So until next time we meet, to quote Hunger Games, “May the odds ever be in your favour.”

English: Mt Kilimanjaro.
English: Mt Kilimanjaro. (Photo credit: Wikipedia)

Don’t Go Breaking my Heart…

Bypass graft.

So come to find out, the hard part of my surgery was the bypass bit. Hard to perform and harder to recover from. When we arrived at Basildon Hospital and the local experts explained what would happen and how long it would take, I can remember very little. A general air of Bonhomie and an industrious feel about the whole thing was what I remember best.

With my daughter’s help, I can reconstruct the series of events. It would take at least the two of us anyway. Meg was in a bit of shock and I was so stoned from the pain medication that I made Keith Richards‘ look tee-total.

The first decision was easy. From my view point it was, “Blah, blah, blocked artery, blah blah, Stents, blah, blah, easy surgery.” It was all very relaxed and ‘Pip Pip cheerio old man’ we’ll be done in time for a cuppa tea and some biscuits.

Meg was able to get a bit more out of the conversation than I could in my drug induced euphoria. Her job (at least she felt it was her job) was to listen to everything they said and try to digest what was happening. She heard, “We’ve had a look. He’s got a blocked artery and we can put in a couple of stents. Very routine and it will take no time at all.”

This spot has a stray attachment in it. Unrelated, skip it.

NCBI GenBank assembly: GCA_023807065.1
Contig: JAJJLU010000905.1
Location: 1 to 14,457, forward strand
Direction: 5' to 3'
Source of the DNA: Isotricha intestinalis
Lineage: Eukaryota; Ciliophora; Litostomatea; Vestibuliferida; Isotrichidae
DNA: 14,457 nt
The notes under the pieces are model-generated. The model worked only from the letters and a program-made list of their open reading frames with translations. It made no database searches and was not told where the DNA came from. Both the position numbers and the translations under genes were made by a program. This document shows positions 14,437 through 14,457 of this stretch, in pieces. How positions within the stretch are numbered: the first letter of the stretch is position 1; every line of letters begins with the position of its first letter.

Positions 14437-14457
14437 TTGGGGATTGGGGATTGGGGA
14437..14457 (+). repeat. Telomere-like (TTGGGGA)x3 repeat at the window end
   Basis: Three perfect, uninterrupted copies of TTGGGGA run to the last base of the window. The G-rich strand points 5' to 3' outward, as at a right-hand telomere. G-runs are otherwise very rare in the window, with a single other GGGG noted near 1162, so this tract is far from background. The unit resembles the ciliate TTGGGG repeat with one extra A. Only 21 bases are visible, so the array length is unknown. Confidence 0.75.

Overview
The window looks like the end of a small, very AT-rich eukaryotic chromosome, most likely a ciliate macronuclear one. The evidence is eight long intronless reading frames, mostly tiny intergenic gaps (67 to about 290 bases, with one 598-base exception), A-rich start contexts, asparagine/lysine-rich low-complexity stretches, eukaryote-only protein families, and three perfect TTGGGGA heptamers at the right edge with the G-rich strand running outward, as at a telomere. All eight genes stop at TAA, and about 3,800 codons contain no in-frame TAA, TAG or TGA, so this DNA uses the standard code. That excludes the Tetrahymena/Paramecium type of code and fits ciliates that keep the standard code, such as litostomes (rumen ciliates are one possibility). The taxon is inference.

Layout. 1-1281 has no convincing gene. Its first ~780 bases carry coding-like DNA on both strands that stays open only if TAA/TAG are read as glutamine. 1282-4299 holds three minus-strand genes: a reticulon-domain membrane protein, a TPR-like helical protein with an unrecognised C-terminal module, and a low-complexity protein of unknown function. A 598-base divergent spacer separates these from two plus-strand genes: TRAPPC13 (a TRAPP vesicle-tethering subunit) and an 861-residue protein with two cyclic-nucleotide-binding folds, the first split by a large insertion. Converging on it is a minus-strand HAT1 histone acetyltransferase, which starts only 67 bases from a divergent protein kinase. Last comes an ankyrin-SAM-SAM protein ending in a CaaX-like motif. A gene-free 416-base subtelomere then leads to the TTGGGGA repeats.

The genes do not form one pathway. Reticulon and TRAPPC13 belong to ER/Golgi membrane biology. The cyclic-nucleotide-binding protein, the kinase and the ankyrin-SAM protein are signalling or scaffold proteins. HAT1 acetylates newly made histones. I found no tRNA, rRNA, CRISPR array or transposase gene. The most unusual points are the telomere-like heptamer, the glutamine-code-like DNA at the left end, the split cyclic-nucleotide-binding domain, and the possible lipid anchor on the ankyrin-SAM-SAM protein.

Of course after this straight-forward and relaxing briefing, it went nothing like that at all. While putting the stents in they found another couple of problems. Sewing me up quickly they withdrew me from the ‘routine’ surgery room and I was ‘prepped’ again.

They asked me if I had a better leg for veins. Which leg had the least amount of varicose veins. But, like the earlier conversation, all I heard was, “Blah, blah, Veins. Blah blah, Bypass, Blah blah Tear.” Again Meg had to listen and pass the information on when I was less ‘doped up.’

It seems that I had a ‘dodgy’ vein and they would have to replace it with one from my right leg. There was also a ‘tear’ in The Aaortic  Valve that could turn nasty. This was all emergency bypass surgery and the bit that ‘kicked my butt.’ The valve would be watched throughout the surgery as this might have to be replaced with a ‘fake one.